What that leads to looks like this.
is the top stack, and there are two things going on here. The inaccuracy
in the rod screws is allowing the keywork to move back and forth
- and the same inaccuracy in the pillar is allowing the rod screw
itself to move. That's a double whammy. In terms of how this affects
the action it means that it's virtually impossible to regulate the
action properly. If you press any key in the upper stack down it
also brings down the Auxiliary B (shown in the gif). Ideally you'd
want this key to come down the same amount and at the exact moment
as the key you pressed. But when there's this amount of play in
the action, the Aux.B key is going to push back against it and take
it up...which means the key will open slightly. And that's a leak.
And never mind that it makes the action feel bloody awful.
really experience the full horror of it you can do no better than
take a peek at the low C/Eb keys.
Granted, the play here is a great deal less critical than that on
the main stacks but it'll still have an effect on the accuracy of
the low C pad seat, and it isn't going to do the feel of the action
any favours. And yes, although I'm rather stressing the keywork
(as can be seen by the slight movement of the lower pillar), this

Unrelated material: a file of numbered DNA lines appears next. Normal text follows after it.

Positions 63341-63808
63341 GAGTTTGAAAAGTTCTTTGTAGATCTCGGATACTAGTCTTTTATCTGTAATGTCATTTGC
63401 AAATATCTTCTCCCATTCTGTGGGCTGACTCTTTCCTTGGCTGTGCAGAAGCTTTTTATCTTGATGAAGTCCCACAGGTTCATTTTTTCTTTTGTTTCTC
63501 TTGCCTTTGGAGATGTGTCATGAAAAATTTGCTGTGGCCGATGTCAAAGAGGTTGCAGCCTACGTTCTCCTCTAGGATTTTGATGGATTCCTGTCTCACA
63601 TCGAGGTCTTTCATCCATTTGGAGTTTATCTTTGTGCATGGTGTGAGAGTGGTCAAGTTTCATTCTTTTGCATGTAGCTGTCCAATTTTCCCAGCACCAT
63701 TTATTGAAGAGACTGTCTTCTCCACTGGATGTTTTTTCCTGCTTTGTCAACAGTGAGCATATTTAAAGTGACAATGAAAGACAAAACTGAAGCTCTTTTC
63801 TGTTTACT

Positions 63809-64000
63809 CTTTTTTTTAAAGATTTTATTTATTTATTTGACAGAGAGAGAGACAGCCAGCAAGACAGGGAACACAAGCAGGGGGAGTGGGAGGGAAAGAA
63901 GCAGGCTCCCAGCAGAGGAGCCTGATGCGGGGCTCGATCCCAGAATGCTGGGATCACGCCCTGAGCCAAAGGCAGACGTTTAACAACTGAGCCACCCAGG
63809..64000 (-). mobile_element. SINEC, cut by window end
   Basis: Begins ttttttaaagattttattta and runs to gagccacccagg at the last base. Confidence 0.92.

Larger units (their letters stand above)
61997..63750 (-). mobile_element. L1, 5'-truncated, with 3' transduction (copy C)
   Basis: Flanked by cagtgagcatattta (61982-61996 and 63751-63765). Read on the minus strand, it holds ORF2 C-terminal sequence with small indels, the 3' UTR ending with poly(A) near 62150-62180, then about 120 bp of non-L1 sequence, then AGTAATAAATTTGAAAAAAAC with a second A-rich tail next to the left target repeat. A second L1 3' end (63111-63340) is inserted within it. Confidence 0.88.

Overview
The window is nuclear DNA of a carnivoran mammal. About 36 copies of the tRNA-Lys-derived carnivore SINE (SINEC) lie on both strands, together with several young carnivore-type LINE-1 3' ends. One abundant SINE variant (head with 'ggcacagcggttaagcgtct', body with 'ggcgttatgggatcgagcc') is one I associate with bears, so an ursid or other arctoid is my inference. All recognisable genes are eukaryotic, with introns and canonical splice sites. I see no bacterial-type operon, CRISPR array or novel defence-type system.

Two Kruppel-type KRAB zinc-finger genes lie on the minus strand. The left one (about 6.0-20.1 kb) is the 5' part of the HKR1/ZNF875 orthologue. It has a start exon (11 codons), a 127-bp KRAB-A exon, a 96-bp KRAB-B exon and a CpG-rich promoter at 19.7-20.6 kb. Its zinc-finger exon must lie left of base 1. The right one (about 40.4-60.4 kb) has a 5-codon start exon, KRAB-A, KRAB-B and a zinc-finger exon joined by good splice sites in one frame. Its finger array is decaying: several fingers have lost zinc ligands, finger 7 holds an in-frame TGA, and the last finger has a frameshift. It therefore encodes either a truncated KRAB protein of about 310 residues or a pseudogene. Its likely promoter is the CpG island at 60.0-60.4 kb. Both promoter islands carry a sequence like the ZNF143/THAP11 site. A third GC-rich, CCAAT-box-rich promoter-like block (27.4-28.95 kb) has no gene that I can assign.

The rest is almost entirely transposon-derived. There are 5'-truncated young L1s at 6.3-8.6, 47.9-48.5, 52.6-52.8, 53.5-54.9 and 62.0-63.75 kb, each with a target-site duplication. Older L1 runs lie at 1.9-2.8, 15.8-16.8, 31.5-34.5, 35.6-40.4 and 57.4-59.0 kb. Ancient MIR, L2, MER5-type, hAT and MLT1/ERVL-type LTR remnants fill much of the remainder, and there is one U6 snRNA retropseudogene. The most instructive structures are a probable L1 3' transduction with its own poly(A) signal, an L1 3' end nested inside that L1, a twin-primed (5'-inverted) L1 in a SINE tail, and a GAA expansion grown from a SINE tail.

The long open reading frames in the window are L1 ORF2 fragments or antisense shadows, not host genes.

amount of play can only get worse over time. Almost all the larger
rod screws were affected in this way along with a few of the smaller
ones - and those keys that weren't still exhibited axial play. Much,
much more to the point - none of it should be there, not on a brand
new horn in this price bracket.
For the geeks amongst you I can report that the
original (large) rod screws came in at 2.98mm diameter and that
the smallest size rod that fitted snugly through the most overdrilled
pillar was 3.18mm. On paper that's just a 0.2mm difference - but
you can clearly see what that means for an action. In order to fix
the action I had to ream out all the larger keys and associated
pillars to 3.18mm.
The smaller keys (palm and side keys etc.) weren't so badly affected,
but still required work to snug them up and to ensure a proper fit